The Economic Secretary to the Treasury, Andrea Leadsom, today met with senior executives from Britain’s banks and building societies to discuss widening access to banking services for customers across the country.
The meeting discussed the changing nature of banking, including the move towards increased mobile and internet banking, and how to ensure that industry responds to those demands while making sure that it caters for customers who still need to have access to a bank branch.
Part of the government’s long term economic plan is to ensure that banks serve all sections of society. This includes more vulnerable customers, and people who find themselves in financial emergencies, so that they don’t feel compelled to turn to exploitative or illegal lenders for finance.
This roundtable follows action that the government has already taken to ensure that customers have access to the right products, including legislation to allow banks to introduce cheque imaging. While customers will continue to be able to deposit cheques at branches, cash machines, Post Offices or by post, the option to pay in cheques remotely by smartphone or other mobile devices will increase choice and convenience for customers who currently experience barriers to financial inclusion, such as those in rural areas or with limited mobility.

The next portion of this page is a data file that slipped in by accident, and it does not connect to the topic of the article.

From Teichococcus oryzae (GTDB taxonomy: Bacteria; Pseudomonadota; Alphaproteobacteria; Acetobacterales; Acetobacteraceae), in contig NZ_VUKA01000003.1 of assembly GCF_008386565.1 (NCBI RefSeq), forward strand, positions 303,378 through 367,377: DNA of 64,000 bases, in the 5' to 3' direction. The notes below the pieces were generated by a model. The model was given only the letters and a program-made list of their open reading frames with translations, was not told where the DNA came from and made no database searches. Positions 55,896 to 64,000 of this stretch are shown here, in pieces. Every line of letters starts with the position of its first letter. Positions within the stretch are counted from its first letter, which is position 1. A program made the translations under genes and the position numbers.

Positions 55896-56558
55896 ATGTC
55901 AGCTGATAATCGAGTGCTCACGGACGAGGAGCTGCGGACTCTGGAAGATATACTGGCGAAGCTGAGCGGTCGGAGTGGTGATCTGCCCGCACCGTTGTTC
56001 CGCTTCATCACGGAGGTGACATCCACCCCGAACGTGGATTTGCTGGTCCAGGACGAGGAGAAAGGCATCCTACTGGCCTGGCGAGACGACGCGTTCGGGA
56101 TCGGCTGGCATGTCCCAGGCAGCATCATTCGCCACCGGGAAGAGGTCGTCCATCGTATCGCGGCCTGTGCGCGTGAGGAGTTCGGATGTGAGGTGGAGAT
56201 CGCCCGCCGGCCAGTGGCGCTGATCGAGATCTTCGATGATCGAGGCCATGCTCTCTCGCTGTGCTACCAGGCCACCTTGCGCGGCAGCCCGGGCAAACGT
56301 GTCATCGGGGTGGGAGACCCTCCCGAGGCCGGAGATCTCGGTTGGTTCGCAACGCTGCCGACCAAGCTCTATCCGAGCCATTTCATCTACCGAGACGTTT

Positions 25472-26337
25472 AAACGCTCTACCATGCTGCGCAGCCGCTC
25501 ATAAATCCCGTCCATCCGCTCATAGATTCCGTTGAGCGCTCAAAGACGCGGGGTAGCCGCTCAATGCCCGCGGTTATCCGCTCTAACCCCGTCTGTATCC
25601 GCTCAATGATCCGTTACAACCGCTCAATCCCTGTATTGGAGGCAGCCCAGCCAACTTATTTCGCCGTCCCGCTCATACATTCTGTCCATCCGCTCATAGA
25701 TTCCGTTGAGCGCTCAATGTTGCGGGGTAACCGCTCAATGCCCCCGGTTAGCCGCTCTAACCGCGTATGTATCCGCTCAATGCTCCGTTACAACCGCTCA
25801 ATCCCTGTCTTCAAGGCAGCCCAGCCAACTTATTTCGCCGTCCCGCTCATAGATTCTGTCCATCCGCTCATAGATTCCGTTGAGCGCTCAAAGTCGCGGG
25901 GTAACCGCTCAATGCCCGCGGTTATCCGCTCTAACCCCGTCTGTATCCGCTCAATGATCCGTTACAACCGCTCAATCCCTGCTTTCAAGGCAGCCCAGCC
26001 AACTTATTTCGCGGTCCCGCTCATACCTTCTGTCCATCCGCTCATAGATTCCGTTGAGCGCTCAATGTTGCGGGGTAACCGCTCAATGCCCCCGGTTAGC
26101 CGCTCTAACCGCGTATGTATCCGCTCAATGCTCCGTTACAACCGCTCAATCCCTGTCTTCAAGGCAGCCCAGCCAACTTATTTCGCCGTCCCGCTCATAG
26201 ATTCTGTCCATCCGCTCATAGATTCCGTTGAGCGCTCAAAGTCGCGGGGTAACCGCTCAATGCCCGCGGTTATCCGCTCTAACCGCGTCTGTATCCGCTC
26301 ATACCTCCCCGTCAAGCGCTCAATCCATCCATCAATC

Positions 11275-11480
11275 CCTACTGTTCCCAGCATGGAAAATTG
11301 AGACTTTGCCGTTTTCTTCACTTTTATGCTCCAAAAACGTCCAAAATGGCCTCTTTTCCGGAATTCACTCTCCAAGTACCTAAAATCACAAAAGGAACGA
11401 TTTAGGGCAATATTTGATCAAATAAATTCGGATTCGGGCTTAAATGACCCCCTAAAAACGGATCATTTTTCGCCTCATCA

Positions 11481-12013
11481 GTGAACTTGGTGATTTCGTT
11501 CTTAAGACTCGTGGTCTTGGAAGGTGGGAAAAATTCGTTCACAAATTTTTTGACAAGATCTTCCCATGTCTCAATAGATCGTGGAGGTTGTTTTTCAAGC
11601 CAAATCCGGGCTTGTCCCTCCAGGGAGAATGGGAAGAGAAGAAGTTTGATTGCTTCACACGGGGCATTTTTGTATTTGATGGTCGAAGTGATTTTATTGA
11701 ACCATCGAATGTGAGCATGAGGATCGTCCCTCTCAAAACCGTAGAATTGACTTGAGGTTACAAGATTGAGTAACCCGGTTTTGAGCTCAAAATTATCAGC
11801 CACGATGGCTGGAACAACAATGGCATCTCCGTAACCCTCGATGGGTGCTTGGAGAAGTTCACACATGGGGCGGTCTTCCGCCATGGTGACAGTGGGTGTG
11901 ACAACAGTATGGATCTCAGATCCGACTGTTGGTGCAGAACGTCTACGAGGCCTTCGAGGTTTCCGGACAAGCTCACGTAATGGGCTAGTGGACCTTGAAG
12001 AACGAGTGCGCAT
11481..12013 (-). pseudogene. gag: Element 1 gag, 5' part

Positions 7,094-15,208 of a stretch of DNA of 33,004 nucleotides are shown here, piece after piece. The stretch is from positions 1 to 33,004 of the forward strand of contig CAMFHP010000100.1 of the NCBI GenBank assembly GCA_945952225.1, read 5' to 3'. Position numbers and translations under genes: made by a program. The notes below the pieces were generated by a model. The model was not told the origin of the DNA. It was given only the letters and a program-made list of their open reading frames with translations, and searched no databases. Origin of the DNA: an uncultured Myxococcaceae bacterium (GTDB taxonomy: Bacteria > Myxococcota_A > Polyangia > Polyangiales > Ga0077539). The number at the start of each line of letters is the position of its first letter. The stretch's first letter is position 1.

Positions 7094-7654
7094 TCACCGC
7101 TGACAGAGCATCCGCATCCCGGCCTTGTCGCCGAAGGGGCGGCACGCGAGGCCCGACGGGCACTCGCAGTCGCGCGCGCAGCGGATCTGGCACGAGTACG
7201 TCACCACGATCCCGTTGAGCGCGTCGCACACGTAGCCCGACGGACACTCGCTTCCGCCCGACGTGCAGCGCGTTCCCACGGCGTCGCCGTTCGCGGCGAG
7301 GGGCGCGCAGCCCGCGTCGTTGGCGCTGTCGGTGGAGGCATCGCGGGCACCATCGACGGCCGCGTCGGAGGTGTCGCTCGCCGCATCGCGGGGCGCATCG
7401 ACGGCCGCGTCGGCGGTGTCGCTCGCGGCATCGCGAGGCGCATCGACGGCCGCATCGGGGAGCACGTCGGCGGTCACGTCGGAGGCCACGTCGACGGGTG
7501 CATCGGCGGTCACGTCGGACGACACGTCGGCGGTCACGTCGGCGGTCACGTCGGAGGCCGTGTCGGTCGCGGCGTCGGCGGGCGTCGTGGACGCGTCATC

And a new Payment Systems Regulator (PSR) will have strong powers to drive innovation in the payments sector from April next year. This will build on the industry innovation that we have already seen in mobile payments, with apps such as Paym and Pingit revolutionising person to person payments.
The Economic Secretary to the Treasury Andrea Leadsom said:
A key part of our long term economic plan is to build a banking sector that serves all sections of society.
That’s why I am delighted to have started a conversation today with key players in our banking industry to explore what more we can do to make sure that customers, wherever they live, have access to the banking services they need.